Enhancing Sites With Silverlight

Alison Young
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April 16, 2008
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You may not realize it, but Microsoft’s Silverlight adds life to the Web pages you view. Initially introduced in 2007, Silverlight 2.0 is a cross-browser, cross-platform plug-in for delivering the next generation of .NET based media experiences and rich interactive applications (RIAs) for the Web. It is regarded by some as a competitor to Adobe’s Flash pro-gram.

“With its use of media, social networking, interactivity and user-generated content, the Internet has come a long way in the past decade,” says Keith Otis, Southwest District general manager for Microsoft. “Microsoft Silverlight empowers users to capitalize on industry trends to reduce today’s challenges and differentiate their Web sites from those of competitors.”

Silverlight is now in version 2 Beta 1 and uses Windows Media Video (WMV), enabling immediate compatibility with millions of hours of content already available on the Web. So that basically means it supports viewing high-definition (HD). The HD (720p) support offers considerable performance benefits over other solutions, but is dependent upon the central processing unit (CPU) capabilities of your computer. If you have at least a 3 GHz CPU or a dual-core, that will greatly help you.

Most browsers are supported, including Internet Explorer, Firefox and Safari. By using Silverlight’s support for .NET, HD video, cost-effective advanced streaming, unparalleled high-resolution interactivity with Deep Zoom technology and controls, businesses can reach out to new markets across the Web.

As far as audio and video formats go, it supports Windows Media Audio and Video (WMA, VC-1/WMV7-9) and mp3 audio. Unfortunately no MPEG4, H.264, AAC or Flash video is supported at this time. This Silverlight 2 beta also supports mobile devices with Windows Mobile. There are plans to work with Nokia on support for the S60 on Symbian OS and for Series 40 devices.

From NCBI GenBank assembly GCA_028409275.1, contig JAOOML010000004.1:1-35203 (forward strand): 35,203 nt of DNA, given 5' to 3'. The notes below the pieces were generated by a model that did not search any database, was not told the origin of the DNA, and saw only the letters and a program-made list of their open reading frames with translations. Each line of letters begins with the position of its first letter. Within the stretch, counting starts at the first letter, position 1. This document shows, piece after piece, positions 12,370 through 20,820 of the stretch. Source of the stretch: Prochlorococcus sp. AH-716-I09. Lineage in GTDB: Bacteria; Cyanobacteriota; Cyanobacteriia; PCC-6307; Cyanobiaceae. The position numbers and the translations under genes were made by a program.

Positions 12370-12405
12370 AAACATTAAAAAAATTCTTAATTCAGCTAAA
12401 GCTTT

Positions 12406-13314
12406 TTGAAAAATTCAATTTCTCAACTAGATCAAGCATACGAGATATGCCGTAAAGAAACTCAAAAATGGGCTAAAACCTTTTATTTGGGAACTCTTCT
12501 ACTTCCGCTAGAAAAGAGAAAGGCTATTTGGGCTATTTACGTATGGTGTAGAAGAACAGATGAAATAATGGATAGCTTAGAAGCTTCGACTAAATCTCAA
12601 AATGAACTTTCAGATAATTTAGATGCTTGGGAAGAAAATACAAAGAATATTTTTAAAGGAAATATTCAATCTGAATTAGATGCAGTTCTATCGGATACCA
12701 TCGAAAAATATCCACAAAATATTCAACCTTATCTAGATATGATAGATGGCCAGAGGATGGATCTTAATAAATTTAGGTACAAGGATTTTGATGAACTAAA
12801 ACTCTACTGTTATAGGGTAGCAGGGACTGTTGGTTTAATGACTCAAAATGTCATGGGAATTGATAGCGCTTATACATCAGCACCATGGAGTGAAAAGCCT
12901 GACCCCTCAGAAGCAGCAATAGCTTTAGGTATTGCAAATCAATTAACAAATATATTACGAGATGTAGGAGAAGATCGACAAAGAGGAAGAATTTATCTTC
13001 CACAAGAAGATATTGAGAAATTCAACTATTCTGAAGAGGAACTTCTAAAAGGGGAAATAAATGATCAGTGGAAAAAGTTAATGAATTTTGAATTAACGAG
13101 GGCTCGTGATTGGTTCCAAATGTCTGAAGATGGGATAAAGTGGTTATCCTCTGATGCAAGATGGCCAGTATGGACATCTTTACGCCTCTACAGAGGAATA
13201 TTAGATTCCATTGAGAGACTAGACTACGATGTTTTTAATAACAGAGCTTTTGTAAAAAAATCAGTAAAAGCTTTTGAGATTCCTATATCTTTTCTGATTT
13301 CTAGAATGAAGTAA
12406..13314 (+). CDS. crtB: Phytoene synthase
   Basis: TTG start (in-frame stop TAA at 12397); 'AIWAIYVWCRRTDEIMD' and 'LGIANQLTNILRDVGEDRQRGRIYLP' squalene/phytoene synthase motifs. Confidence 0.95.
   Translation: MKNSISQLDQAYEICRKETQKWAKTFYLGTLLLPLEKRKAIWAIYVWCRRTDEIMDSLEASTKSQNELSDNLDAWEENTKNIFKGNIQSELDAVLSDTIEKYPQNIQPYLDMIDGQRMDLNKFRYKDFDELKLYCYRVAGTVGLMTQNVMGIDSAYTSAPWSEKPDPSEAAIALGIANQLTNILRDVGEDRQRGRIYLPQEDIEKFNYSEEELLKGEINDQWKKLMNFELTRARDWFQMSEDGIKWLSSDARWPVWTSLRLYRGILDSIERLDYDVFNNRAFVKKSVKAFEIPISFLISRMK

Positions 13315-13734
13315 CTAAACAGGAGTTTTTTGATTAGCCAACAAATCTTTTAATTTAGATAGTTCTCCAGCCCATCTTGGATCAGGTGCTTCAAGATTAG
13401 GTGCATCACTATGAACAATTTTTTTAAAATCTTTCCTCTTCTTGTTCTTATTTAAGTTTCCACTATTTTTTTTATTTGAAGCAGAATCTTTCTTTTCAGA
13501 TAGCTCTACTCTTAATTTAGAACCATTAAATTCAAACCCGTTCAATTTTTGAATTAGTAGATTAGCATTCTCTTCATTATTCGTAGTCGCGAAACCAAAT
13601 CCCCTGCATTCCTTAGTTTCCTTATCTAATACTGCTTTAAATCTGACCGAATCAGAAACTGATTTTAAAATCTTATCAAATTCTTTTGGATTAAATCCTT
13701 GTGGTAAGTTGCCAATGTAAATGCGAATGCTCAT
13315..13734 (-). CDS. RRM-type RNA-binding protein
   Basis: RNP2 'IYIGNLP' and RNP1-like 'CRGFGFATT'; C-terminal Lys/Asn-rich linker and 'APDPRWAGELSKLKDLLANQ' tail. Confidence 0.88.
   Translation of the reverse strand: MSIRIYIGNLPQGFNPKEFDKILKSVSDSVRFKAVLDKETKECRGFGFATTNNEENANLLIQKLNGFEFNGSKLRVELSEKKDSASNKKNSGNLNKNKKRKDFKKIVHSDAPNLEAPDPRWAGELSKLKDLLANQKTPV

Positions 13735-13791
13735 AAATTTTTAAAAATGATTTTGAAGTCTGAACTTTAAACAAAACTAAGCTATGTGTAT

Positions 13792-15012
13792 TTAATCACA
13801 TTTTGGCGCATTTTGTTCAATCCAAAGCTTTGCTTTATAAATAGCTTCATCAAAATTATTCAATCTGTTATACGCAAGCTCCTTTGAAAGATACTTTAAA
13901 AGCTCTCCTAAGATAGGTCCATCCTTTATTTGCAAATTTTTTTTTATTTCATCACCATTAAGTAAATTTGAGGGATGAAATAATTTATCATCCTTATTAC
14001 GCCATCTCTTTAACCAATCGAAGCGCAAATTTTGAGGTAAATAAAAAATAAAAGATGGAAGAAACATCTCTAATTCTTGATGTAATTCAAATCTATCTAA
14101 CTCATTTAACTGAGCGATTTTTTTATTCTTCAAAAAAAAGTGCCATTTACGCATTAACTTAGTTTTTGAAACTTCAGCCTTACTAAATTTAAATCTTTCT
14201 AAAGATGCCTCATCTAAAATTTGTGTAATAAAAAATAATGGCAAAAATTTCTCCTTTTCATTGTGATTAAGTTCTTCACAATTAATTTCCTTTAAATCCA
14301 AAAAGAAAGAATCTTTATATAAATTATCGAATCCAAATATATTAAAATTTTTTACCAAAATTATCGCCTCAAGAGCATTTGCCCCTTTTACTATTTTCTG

As mentioned in one of my recent columns, Microsoft announced at the Consumer Electronics Show this year that Silverlight technology will be used with NBCOlympics.com, the official U.S. online home of the 2008 Summer Olympics in Beijing. Here you can watch more than 3,000 hours of live and on-demand content of your favorite Olympic sport. I’ll certainly make good use of the site since it’ll save me time to just jump to the events I want to watch.

The popular online DVD rental service Netflix uses Silverlight for its 7 million subscribers to watch movies with the instant-viewing feature. For you video gamers, websites for Halo 3 are powered by Silverlight - see http://halo3.msn.com and www.microsoft.com/silverlight/halo3.asp.

Other interesting Silverlight websites worth checking out:

* Hard Rock Memorabilia: http://memorabilia.hardrock.com

* Worldwide Telescope: http://www.worldwidetelescope.org

* Microsoft Videos: http://preview.microsoft.com/video

* Major League Baseball: http://mlb.mlb.com

Overall, Silverlight shows great potential and growth opportunities for the Web. Right now it’s just in the starting phases, but I’m looking forward to seeing what other innovations will unfold.

For more information or to download the free browser plug-in, go to www.microsoft.com/silverlight. For developers, sign up for a free account at silverlight.live.com - anyone with a Windows Live ID can participate.


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